"When climate patterns are ideal, ocean currents bring plenty of fish to the Galapagos for the penguins," said Boersma. "But when you get a strong El Nino, the adults struggle to feed themselves and meet the energy demands of their own bodies."

As a result, Galapagos penguins adjust their behavior based on food availability, Boersma said. They prioritize molting, the energy-intensive process of shedding their old coat of feathers and replacing it with a new one. All other penguin species molt just once a year, while Galapagos penguins molt twice a year, getting rid of worn, sun-bleached, algae-covered feathers. Most other penguin species breed before molting. But only after molting do Galapagos penguins breed, and they can skip a breeding window entirely or abandon their chicks if food is scarce.

"Galapagos penguins have adapted themselves not to the seasons, but to the whims of the bounty of the ocean," said Boersma.

To Boersma, post-fledging parental care among Galapagos penguins makes sense when viewed through this lens. Parents may feed fledglings for a few weeks while the youngsters learn to hunt effectively, she said. Many seabirds rely on vision to hunt like penguins, and many seabird parents care for fledglings while they practice.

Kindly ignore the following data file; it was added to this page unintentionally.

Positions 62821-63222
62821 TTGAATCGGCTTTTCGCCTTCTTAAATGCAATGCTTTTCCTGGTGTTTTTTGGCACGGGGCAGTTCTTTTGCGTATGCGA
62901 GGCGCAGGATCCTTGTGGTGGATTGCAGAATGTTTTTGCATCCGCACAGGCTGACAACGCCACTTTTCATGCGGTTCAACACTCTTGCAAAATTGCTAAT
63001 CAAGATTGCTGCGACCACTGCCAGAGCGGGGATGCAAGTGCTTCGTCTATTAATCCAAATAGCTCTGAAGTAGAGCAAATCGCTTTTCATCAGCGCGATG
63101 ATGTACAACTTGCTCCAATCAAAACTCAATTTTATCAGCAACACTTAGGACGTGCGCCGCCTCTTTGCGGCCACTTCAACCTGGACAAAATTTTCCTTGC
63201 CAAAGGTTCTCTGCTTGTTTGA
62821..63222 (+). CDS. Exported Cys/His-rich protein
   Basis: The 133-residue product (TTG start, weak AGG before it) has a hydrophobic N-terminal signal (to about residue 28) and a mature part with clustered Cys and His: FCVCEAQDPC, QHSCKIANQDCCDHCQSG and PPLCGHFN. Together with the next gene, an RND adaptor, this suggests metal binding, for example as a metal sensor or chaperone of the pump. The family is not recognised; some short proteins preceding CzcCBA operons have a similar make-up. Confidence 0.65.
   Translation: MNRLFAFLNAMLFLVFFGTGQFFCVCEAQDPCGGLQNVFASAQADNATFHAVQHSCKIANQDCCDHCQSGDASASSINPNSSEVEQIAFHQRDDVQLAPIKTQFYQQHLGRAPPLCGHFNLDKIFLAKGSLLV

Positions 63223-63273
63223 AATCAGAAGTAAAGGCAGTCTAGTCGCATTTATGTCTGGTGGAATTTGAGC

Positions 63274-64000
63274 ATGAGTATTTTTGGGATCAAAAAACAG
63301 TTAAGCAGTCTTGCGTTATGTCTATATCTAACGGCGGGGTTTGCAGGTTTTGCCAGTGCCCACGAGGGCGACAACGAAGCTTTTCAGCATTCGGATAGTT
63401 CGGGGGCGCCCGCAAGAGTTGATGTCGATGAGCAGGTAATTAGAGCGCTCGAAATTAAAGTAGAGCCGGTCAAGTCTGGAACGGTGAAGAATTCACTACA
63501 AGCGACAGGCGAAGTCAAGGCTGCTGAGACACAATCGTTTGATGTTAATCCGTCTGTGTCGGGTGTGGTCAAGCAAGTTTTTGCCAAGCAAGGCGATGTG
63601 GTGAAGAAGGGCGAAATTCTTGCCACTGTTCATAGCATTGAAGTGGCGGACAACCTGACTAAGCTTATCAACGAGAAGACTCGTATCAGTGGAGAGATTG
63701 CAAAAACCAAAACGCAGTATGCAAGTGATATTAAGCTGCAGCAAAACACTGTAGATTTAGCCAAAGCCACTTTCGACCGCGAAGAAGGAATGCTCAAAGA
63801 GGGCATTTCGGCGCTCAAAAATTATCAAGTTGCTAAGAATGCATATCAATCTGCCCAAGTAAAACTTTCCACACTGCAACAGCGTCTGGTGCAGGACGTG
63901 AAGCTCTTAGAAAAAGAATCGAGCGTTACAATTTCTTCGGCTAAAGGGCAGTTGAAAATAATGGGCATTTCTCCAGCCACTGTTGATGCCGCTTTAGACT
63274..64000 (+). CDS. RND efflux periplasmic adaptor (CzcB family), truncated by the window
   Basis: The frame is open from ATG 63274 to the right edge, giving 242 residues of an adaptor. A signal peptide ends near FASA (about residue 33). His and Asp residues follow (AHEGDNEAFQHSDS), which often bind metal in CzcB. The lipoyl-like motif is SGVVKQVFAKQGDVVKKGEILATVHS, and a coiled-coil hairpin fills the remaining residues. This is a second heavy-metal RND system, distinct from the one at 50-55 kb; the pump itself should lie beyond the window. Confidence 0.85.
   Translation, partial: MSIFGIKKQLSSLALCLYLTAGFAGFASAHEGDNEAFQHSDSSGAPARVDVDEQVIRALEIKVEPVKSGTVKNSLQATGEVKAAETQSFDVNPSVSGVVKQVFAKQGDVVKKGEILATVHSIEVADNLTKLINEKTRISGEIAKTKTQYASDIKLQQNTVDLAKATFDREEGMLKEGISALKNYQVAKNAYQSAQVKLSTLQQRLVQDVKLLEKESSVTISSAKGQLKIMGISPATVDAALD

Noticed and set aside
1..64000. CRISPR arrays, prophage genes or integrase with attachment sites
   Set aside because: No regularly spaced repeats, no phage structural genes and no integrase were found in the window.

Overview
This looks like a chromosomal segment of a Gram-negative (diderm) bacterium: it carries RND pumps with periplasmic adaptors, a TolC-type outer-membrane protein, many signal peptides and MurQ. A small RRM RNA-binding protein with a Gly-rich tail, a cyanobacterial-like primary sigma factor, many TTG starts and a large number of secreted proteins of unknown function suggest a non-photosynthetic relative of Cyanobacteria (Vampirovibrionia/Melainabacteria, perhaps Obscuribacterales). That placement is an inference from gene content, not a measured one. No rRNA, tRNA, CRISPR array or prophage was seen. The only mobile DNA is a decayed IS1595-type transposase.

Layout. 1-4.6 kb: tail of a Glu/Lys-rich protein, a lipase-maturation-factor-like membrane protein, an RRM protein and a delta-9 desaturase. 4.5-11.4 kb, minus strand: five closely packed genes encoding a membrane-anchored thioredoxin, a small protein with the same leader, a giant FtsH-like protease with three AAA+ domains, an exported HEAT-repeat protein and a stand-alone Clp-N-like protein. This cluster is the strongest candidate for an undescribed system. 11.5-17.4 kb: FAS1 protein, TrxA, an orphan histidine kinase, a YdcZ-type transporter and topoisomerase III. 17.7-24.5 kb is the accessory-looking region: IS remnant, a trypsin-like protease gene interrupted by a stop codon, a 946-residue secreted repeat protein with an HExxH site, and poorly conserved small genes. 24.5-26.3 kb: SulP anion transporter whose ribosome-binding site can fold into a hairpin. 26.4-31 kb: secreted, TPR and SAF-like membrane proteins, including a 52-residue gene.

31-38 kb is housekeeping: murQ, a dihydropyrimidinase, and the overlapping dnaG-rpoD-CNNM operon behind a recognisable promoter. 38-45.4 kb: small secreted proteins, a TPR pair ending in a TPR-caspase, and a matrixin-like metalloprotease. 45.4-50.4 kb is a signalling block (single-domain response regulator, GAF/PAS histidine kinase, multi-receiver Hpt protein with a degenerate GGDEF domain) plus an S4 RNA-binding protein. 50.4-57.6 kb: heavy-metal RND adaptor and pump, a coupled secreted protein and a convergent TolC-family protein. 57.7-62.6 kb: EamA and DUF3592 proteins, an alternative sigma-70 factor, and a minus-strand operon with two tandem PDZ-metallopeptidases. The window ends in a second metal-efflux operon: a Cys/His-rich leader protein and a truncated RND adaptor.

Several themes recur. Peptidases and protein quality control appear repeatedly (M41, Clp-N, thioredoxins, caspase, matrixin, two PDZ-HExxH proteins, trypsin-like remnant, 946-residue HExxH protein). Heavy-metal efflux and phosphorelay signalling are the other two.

Both Galapagos and Gentoo penguin parents have been observed sticking close to their nesting site after the chick fledges so they can feed their fledged offspring. In other penguin species, many adults molt shortly after the young fledge and many migrate from their nesting area, which is why Boersma believes that few other penguin parents care for their fledglings after they leave the nest. Galapagos penguins may simply have evolved this behavior to increase their reproductive success and make the most of the bountiful times.

Boersma and her team were reminded of this last month, when they were in the Galapagos Islands once again for field studies.

"In February 2017 when we were in the Galapagos, fully 40 percent of the penguins we counted were juveniles who fledged within the last few months," said Boersma. "That would indicate that food is plentiful and this was a good time to breed. But in the Galapagos, especially with climate change, the good times can vanish in an instant."
-end-
The research was done in collaboration with the Galapagos National Park. Co-authors were UW researcher Caroline Cappello and Galapagos biologist Godfrey Merlen. The research was funded by the David and Lucile Packard Foundation, the Galapagos Conservancy, the Leiden Conservation Foundation, the National Geographic Society, the Detroit Zoological Society and the Sacramento Zoological Society.

For more information, contact Boersma at 206-616-2185 or boersma@uw.edu.

DOI: http://dx.doi.org/10.1676/1559-4491-129.1.186

Link to full release with images and video:

http://www.washington.edu/news/2017/03/14/in-times-of-plenty-penguin-parents-keep-feeding-their-offspring/

FROM: James Urton

University of Washington
206-543-2580
jurton@uw.edu
(NOTE: researcher contact information at end)

Link to Dropbox folder containing video, images and captions:

https://www.dropbox.com/sh/1mohu7pyskdy498/AAAq2Va47o8jHfKi-FjkW7uPa?dl=0

University of Washington